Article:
Members of Fountain Court Chambers represented both sides in the recent Commercial Court case of NRAM plc v McAdam  EWHC 4174 (Comm) in which judgment was handed down on Wednesday 10 December 2014 by Mr Justice Burton. John Taylor QC and James McClelland acted for the borrowers (instructed by Simmons & Simmons) and Patrick Goodall QC acted (with Malcolm Waters QC) for NRAM (instructed by Ashurst).
The proceedings were brought by NRAM (the successor to Northern Rock) to obtain declaratory relief regarding the rights of certain borrowers, totalling approximately 41,000, who entered into unsecured credit agreements as part of a product called the ‘Together Mortgage’, which were documented as though they were regulated by the Consumer Credit Act 1974 (“CCA”) even though they were not. Subsequently, NRAM issued statements that did not comply with the requirements of the CCA, which, if the agreements had been regulated, would have had the consequence that NRAM could not charge interest for the period in respect of which the statements were non-compliant. The issue in the proceedings was whether, because of the way in which the non-regulated agreements were documented, the borrowers were nonetheless entitled to the rights and remedies under the CCA including in relation to the non-compliant statements (the remediation of which would cost approximately £250 million).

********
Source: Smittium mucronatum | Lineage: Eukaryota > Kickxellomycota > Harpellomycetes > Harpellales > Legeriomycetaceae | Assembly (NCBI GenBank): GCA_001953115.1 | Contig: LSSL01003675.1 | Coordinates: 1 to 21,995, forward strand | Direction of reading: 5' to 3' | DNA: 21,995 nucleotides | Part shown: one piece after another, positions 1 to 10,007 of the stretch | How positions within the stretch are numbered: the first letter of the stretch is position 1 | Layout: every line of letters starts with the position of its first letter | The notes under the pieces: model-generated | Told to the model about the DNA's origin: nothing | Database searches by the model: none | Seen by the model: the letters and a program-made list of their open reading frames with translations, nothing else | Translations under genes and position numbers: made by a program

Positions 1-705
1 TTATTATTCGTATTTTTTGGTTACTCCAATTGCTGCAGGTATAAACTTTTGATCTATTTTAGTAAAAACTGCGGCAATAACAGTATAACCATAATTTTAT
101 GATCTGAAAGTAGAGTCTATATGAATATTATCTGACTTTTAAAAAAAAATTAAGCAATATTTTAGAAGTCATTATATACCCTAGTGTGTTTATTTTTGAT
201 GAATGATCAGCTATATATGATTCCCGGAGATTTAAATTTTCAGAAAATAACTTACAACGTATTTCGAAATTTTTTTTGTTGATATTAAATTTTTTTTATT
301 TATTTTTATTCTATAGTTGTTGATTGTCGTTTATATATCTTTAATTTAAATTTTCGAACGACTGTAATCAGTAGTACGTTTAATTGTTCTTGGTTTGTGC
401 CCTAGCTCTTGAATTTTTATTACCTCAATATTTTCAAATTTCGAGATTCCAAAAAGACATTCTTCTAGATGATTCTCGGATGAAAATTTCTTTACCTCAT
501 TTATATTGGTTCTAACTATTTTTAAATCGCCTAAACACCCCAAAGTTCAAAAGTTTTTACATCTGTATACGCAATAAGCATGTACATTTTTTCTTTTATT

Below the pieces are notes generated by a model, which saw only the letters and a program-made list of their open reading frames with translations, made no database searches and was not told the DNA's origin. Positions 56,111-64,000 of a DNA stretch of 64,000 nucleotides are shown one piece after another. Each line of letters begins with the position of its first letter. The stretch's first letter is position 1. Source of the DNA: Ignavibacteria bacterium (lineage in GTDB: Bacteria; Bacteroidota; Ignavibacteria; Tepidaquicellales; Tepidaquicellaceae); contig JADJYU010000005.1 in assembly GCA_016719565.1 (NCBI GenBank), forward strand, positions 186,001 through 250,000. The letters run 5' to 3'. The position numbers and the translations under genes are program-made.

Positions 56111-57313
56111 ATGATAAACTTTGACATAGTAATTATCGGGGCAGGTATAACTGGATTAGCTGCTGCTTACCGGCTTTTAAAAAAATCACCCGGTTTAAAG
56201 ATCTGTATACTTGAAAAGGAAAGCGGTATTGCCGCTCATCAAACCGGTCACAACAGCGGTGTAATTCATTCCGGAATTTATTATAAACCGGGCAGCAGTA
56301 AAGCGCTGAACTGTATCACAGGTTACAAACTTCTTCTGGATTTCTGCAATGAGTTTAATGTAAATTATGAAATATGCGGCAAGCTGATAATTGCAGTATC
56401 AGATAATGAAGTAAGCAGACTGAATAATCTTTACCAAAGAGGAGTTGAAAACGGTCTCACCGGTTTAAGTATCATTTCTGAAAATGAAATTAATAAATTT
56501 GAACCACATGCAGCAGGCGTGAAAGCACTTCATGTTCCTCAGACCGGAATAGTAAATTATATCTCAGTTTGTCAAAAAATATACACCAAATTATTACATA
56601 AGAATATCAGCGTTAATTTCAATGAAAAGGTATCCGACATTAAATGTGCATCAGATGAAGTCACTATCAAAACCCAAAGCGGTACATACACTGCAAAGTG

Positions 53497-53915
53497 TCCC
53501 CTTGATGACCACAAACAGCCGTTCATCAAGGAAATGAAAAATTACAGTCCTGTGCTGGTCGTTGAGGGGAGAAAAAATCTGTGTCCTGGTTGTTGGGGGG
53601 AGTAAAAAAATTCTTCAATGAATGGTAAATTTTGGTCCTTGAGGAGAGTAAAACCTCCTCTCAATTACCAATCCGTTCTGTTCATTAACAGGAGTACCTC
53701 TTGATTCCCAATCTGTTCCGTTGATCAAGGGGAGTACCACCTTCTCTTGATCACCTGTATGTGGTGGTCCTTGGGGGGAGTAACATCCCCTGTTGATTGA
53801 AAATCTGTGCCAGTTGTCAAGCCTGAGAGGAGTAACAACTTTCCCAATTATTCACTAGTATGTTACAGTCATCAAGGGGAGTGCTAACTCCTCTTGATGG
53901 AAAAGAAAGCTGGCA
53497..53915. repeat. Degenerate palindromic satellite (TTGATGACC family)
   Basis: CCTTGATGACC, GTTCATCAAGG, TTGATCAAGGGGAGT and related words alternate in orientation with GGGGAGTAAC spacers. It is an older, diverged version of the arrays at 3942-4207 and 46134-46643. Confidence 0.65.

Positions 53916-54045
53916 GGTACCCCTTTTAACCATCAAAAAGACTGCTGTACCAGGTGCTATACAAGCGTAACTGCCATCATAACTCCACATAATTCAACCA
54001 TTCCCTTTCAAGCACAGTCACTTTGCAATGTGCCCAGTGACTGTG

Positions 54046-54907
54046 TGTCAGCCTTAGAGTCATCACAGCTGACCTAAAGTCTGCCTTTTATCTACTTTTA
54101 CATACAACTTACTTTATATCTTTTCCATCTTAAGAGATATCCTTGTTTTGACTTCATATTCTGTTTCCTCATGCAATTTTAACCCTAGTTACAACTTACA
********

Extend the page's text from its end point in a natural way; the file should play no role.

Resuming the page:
In resolving this issue in favour of the borrowers, Mr Justice Burton found that the borrowers were contractually entitled to the rights and remedies applicable to a regulated agreement under the CCA so far as capable of being applied to a non-regulated agreement, which included those relating to the non-compliant statements. He also found that for the purposes of the law on estoppel, NRAM’s documentation was sufficient to give rise to a shared assumption and a representation to the effect that, whether or not the agreement was regulated under the CCA, it was to be treated as if it were.
A copy of the judgment is available here.